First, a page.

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What I've learned about my garden

It's been over two years since we began gardening at our new house up in the hills in Southern California. On a separate thread I'll post before, during and after pictures. Here I just want to talk about what I've learned about this particular garden, and I hope it will be of some interest to someone other than me.

Regarding Austin roses: I've decided that I won't buy any more, and certainly not any of the larger ones. I don't want to spend my life pruning recalcitrant bushes into shape when I can grow teas that will need very little pruning and have a much more graceful shape. I'll keep Abraham Darby, Teasing Georgia and Janet because of their flowers and I will learn how to prune them to best advantage. Mrs. Doreen Pike, Cottage Rose, Sister Elizabeth, Glamis Castle and Harlow Darr are small and beautiful and shouldn't be a problem. I haven't had Spirit of Freedom (which I'm growing as a climber), Bishop's Castle and Carding Mill long enough to know what challenges they'll represent.

I've found that I'm leaning more and more toward old roses. Burgundy Iceberg, Wild Blue Yonder, Ebb Tide, Route 66 and Our Lady of Guadalupe are roses I'll keep and probably also Julia Child, while Centenaire de Lourdes and Gourmet Popcorn are questionable. The latter has such fleeting blooms that I wonder what the hype is about, although perhaps it does better in other climate zones. Climbing Pinkie is small and young and hasn't shown me what it can do.

I've discovered reblooming irises and find them to be wonderful companions to roses, especially since the foliage in and of itself is a great contrast to the round, billowy shapes of the rose bushes.

I won't keep a rose if it isn't a nice shrub, even sans flowers. Tamora and Intrigue have left me for that reason.

I've discovered the wonders of alfalfa meal. I'm sure there are other great fertilizers around in addition to or instead of, but this is simple and inexpensive and, very importantly, organic, so it's a keeper.

Mulch is absolutely essential. I don't think one can have a garden in this area without it, unless you're heavily into ice plants. (It's amazing how many people here are.)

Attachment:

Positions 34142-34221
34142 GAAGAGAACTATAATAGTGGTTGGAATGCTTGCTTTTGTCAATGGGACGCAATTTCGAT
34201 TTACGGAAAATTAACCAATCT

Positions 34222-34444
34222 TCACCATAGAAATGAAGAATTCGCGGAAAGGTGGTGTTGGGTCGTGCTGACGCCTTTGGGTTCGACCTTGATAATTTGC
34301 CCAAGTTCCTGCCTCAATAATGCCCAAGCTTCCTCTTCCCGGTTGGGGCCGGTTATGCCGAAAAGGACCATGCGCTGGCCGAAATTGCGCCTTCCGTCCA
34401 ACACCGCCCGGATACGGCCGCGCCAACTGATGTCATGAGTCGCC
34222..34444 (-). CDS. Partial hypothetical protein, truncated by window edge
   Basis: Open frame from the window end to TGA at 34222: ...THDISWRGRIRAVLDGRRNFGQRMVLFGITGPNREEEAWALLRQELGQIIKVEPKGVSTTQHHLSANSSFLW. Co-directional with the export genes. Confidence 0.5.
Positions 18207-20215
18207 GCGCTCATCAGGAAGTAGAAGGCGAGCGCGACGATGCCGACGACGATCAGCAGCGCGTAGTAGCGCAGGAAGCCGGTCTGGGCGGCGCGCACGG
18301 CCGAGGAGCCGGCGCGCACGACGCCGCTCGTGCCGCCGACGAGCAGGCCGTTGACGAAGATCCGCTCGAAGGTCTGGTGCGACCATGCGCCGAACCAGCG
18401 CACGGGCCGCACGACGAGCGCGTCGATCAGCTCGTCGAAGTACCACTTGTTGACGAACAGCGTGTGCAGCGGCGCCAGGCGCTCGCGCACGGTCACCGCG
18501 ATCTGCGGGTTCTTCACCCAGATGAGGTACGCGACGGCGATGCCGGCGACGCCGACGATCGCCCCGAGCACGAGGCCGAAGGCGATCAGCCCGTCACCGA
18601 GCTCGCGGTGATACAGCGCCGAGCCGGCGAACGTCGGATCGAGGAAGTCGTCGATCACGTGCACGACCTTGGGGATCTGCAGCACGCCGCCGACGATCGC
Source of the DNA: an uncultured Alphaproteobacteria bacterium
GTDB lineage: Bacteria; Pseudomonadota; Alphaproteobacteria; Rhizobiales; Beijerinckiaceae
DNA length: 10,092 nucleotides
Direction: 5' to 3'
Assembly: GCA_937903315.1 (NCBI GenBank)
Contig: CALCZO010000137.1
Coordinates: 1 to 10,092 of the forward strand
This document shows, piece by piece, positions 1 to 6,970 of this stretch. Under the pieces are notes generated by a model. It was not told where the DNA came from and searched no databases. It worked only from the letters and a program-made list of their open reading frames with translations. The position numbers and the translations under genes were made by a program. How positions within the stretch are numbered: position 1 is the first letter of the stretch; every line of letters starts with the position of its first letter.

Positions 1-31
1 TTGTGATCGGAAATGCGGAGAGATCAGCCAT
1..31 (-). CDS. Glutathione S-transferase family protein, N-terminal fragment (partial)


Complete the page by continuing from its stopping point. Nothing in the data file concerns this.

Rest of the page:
My border of warm colored tea roses is not an unqualified success since it provides too much contrast to the more natural landscape beyond it. I've taken out General Gallieni and substituted Blumenschmidt to tone things down and will wait another year to see how well the rest of the teas blend in.

I like my area of small purple roses interspersee with reblooming irises, lavender crape myrtles and Ley's Perpetual and Celine Forestier on the wall behind them, although these are still very tiny now. This area will have to wait at least another year before I can make a final judgment on it.

My three "Mediterranean cottage garden" areas in front of the house on the whole are successful and seem to please most people very much. Of course they'll be fine tuned over the years and be a constant work in progress. I'm sure you all know what I mean. An area in front of the guest room sliding door is still a work in progress and will be one of our main projects this year. A border of mostly pink and some pale roses and white butterfly bushes should be more or less complete when we've added Barbara Worl and Le Vesuve which arrived recently from Vintage. Single Cerise China and the polyantha Marie-Jeanne from the same order have already found homes. Until recently I hadn't heard of either rose so it will be fun to watch them develop. I'm waiting for Reve d'Or and E. Veyrat Hermanos to make big statements on a wall that needs it, in a bed against the house that includes Huilito, Aunt Margy's Rose, Heideroeslein, News and Single Cerise China.

I hope I haven't bored everyone to tears with these ramblings. It has clarified in my mind what gardening is all about for me at this moment in time. Most of all, it's about bringing my husband and me great happiness.


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